The Seattle-metro area has many different common types of internet service, here’s a rundown of the common services and their advantages and disadvantages:
Fiber is the holy grail of internet services because of the incredible reliability and scalability. What’s difficult is unlike copper services, not all buildings have fiber availability. A “build” can be assessed to deliver fiber but often comes at a higher cost than fiber in a lit building. Bottom line, if you can get it and need the speed, this is the way to go.
Ethernet Over Copper (EoC)
EoC is the new T1 – symmetric bandwidth over normal copper lines currently 3-100Mb. EoC is a great alternative to fiber but also isn’t available everywhere due to being distance sensitive.
Microwave is a point to point wireless service, generally in the same speed class as EoC and fiber. Availability relies on line of sight to their towers and ability to place equipment on your roof.
Coax is better known as cable internet, cable delivers huge bang for the buck, but also unlike the previous services doesn’t carry a strong SLA (service level agreement). We’ve run into reliability and performance issues in dense areas (downtown) otherwise we’ve had good success with coax. Availability depends on coax being at your building or nearby, many commercial buildings aren’t covered.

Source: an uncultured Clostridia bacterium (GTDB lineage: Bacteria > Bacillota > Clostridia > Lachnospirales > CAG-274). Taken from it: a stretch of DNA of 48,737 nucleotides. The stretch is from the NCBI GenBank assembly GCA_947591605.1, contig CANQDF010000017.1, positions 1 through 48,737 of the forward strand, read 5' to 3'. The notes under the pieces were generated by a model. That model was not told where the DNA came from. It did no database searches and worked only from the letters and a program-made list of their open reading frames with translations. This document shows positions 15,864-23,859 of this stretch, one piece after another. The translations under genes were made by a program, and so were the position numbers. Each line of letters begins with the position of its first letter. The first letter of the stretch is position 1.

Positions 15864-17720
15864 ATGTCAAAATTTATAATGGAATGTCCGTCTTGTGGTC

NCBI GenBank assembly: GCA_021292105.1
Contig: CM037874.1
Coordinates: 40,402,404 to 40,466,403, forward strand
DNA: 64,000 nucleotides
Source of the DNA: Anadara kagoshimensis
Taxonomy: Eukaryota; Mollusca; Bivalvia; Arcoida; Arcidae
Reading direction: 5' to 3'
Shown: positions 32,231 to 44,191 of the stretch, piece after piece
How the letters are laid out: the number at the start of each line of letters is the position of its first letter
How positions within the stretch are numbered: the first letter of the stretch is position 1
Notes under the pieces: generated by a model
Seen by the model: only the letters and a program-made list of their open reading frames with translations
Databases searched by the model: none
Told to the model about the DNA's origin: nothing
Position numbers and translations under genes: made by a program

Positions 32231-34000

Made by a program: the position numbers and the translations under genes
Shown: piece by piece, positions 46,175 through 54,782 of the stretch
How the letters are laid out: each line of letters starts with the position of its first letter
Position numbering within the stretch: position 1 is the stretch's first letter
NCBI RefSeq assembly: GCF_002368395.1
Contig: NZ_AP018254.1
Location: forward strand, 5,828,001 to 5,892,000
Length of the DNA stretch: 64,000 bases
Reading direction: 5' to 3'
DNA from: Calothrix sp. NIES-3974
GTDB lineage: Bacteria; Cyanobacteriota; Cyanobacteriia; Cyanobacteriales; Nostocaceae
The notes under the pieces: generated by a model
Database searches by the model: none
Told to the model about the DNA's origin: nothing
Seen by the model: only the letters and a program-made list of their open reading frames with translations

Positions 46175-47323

FTTN/VDSL2 is Fiber to the Node, so fiber usually run somewhere on your block then VDSL2 (a high speed short range DSL) to your building. Currently speeds run up to 40Mb at highly affordable prices. The availability issue comes down to your local node being upgraded, which is still a minority at this point – but growing.
Satellite internet has surprisingly good speeds (15 down, 4 up) and availability anywhere with the proper exposure to reach the satellite – making it a great choice for hard to service locations. Satellite makes a great failover connection since it has a diverse path – issues like floods, backhoes and the like won’t affect your satellite.